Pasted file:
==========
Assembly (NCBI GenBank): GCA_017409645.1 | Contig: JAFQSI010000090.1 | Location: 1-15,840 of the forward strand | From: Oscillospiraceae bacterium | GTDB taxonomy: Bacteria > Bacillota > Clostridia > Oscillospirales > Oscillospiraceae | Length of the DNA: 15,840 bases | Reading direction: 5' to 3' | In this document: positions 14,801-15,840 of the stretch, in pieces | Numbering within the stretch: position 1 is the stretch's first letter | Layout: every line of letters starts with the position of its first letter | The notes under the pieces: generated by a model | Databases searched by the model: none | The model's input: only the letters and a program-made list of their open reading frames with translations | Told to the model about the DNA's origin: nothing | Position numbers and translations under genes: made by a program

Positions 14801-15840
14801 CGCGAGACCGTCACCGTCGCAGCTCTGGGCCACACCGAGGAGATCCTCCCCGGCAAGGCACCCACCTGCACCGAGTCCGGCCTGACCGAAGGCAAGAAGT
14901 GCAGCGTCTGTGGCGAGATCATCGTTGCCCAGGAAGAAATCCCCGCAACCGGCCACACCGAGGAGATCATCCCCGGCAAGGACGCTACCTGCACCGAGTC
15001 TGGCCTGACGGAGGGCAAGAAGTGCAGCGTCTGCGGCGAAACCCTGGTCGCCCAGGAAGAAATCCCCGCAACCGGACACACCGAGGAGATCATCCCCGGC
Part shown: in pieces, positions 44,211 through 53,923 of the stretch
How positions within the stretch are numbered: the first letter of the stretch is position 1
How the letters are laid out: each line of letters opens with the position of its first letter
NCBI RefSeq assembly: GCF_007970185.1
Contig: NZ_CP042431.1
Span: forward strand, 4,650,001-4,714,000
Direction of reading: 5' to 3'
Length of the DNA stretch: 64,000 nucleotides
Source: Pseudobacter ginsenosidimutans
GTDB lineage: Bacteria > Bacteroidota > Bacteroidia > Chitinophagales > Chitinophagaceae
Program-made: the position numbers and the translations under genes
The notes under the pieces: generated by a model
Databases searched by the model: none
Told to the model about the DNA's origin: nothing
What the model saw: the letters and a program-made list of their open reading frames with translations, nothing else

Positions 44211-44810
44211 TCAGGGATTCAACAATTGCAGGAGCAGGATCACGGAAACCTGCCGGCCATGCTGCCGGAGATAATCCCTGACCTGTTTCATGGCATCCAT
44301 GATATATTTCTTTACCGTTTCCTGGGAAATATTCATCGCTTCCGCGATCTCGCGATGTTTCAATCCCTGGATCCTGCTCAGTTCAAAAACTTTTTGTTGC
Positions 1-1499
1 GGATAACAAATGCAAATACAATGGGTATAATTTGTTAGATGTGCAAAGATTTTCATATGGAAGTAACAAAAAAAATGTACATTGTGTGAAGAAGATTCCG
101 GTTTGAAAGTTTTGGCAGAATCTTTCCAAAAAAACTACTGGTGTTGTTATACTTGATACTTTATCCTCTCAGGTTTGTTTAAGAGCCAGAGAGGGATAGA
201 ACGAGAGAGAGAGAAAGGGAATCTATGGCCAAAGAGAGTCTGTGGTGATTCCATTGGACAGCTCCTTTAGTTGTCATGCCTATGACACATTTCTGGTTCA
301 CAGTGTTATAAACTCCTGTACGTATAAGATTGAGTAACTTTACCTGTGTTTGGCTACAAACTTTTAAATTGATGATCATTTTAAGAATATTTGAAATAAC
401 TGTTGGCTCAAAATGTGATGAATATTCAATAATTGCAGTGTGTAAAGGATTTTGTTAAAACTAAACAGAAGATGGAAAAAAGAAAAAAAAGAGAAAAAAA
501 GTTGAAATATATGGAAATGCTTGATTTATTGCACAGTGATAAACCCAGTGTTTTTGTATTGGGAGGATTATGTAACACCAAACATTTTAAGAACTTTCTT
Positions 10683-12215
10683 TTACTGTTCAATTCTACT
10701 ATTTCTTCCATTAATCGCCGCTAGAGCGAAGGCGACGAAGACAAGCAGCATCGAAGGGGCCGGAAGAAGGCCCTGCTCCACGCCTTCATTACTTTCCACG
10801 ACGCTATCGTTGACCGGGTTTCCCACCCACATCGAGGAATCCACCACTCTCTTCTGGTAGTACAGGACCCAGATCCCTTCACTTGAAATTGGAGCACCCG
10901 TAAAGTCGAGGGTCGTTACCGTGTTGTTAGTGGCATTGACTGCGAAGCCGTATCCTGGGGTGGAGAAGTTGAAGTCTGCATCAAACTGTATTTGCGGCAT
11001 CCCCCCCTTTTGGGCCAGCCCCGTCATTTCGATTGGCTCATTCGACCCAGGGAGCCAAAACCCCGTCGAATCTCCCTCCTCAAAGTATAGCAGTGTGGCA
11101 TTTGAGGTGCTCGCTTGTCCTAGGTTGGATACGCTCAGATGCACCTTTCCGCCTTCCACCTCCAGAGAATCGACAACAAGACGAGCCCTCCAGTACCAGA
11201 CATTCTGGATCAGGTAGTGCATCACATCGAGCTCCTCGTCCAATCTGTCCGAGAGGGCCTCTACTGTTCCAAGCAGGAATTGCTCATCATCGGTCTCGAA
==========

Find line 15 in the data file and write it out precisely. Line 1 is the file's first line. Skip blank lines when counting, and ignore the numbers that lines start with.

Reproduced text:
GTDB lineage: Bacteria > Bacteroidota > Bacteroidia > Chitinophagales > Chitinophagaceae